Quick start

In this guide, users can start a quantum network simulation in a few lines of code. We present two examples to give a overall sense of SimQN.

QKD simulation with manual network construction

The first experiments, we will carry out a BB84 protocol between two nodes. BB84SendApp and BB84RecvApp provided by SimQN implements the major protocol. First, we instantiate the simulator:

from qns.simulator.simulator import Simulator

s = Simulator(0, 10, accuracy=10000000000)

The simulation is last for 10 seconds and the accuracy is 10,000,000,000 slots in one second. Then, we generate two nodes and connect them with a quantum channel and a classic channel:

from qns.entity.cchannel.cchannel import ClassicChannel
from qns.entity.qchannel.qchannel import QuantumChannel
from qns.entity import QNode
import numpy as np

light_speed = 299791458
length = 100000 # 100,000 km

def drop_rate(length):
    # drop 0.2 db/KM
    return 1 - np.exp(- length / 50000)

# generate quantum nodes
n1 = QNode(name="n1")
n2 = QNode(name="n2")

# generate quantum channels and classic channels
qlink = QuantumChannel(name="l1", delay=length / light_speed,

clink = ClassicChannel(name="c1", delay=length / light_speed)

# add channels to the nodes

Finally, we add BB84SendApp to n1, it will generate qubits with random bases and send the qubit to n2. BB84RecvApp will be installed on n2, it will receive the qubits and measure the qubits with random bases.

from qns.network.protocol.bb84 import BB84RecvApp, BB84SendApp

sp = BB84SendApp(n2, qlink, clink, send_rate=1000)
rp = BB84RecvApp(n1, qlink, clink)

We set the sending rate to 1000 qubits/second. We install the simulator to all nodes (automatically initiate all channels and applications). Finally, we run the simulation and get the results.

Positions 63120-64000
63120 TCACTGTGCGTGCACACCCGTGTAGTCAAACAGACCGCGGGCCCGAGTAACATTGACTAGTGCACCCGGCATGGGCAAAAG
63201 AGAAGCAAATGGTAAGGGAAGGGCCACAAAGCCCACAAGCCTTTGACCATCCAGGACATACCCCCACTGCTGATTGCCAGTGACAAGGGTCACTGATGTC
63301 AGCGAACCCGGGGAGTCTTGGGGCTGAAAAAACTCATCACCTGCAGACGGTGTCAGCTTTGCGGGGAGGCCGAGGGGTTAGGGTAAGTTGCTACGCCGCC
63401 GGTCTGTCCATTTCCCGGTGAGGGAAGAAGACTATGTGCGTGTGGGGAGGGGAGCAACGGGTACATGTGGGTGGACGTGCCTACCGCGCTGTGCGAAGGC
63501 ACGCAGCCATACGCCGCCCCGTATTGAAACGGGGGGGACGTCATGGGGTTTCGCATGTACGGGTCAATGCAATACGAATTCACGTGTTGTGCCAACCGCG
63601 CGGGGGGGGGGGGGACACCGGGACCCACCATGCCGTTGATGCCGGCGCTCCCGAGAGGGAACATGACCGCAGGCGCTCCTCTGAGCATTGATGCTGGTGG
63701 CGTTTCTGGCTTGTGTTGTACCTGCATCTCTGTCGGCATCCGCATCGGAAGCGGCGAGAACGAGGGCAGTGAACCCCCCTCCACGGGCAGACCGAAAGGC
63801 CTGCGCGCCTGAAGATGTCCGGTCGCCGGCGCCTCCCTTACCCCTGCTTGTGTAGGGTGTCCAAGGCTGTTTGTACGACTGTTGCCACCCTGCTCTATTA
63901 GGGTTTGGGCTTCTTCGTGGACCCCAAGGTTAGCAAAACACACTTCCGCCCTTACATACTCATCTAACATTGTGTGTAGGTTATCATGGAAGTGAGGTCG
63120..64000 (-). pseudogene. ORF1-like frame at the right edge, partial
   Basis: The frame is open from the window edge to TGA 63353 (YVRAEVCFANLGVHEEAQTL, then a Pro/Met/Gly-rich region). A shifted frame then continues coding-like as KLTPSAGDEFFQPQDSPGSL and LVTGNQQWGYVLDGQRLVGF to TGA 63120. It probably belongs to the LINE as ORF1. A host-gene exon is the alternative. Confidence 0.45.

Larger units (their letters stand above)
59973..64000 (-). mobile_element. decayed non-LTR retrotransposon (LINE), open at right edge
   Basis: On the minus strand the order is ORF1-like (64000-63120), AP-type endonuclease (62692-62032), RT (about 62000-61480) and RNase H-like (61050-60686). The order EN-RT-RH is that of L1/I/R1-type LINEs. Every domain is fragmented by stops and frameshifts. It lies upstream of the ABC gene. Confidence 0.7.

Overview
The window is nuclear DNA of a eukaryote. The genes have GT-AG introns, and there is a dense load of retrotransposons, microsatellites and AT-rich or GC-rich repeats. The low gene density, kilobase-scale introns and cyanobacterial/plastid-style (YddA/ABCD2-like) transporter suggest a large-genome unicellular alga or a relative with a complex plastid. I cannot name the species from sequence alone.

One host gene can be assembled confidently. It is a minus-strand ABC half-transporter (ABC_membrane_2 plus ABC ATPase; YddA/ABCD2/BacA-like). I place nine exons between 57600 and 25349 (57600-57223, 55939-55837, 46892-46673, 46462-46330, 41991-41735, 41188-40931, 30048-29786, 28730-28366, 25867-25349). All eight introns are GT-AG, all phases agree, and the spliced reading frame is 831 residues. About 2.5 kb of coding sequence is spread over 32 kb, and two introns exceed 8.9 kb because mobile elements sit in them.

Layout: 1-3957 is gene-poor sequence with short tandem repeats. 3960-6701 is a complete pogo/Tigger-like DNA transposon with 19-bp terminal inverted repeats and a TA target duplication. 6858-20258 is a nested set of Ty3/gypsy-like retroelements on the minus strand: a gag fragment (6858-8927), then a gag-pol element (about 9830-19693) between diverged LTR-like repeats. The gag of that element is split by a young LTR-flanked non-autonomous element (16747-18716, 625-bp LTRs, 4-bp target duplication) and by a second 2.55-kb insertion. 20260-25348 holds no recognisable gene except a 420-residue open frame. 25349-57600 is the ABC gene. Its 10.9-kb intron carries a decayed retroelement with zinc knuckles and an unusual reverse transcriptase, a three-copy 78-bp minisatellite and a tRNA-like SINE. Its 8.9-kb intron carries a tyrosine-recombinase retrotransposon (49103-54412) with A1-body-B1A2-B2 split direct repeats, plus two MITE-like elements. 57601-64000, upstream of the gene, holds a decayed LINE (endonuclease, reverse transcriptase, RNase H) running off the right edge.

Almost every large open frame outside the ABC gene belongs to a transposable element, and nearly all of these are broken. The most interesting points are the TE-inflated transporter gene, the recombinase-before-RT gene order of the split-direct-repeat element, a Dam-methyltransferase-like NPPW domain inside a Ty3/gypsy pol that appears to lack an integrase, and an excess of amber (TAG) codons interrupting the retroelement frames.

# install all nodes

# run the simulation

# BB84RecvApp's succ_key_pool counts the number of success key distribution
# the rate is succ_key_pool/ simulation_time (10s)
print(len(rp.succ_key_pool) / 10)

Entanglement distribution with topology generator

To further reduce user’s work, SimQN provides the network module to build large-scale networks. In this experiment, we will use EntanglementDistributionApp to distribute entanglements from remote nodes.

First, we generate the simulator and produce the network produce:

from qns.simulator.simulator import Simulator
from qns.network.topology import RandomTopology
from qns.network.protocol.entanglement_distribution import EntanglementDistributionApp
from qns.network import QuantumNetwork
from qns.network.route.dijkstra import DijkstraRouteAlgorithm
from qns.network.topology.topo import ClassicTopology
import qns.utils.log as log

init_fidelity = 0.99 # the initial entanglement's fidelity
nodes_number = 150 # the number of nodes
lines_number = 450 # the number of quantum channels
qchannel_delay = 0.05 # the delay of quantum channels
cchannel_delay = 0.05 # the delay of classic channels
memory_capacity = 50 # the size of quantum memories
send_rate = 10 # the send rate
requests_number = 10 # the number of sessions (SD-pairs)

# generate the simulator
s = Simulator(0, 10, accuracy=1000000)

# set the log's level

# generate a random topology using the parameters above
# each node will install EntanglementDistributionApp for hop-by-hop entanglement distribution
topo = RandomTopology(nodes_number=nodes_number,
    qchannel_args={"delay": qchannel_delay},
    cchannel_args={"delay": cchannel_delay},
    memory_args=[{"capacity": memory_capacity}],

# build the network, with Dijkstra's routing algorithm
net = QuantumNetwork( topo=topo, classic_topo=ClassicTopology.All, route=DijkstraRouteAlgorithm())

# build the routing table

# randomly select multiple sessions (SD-pars)
net.random_requests(requests_number, attr={"send_rate": send_rate})

# all entities in the network will install the simulator and do initiate works.

Now, it is possible to run the simulation and get the results:

# run simulation

# count the number of successful entanglement distribution for each session
results = [src.apps[0].success_count for req in net.requests]

# log the results
log.monitor(requests_number, nodes_number, results, s.time_spend, sep=" ")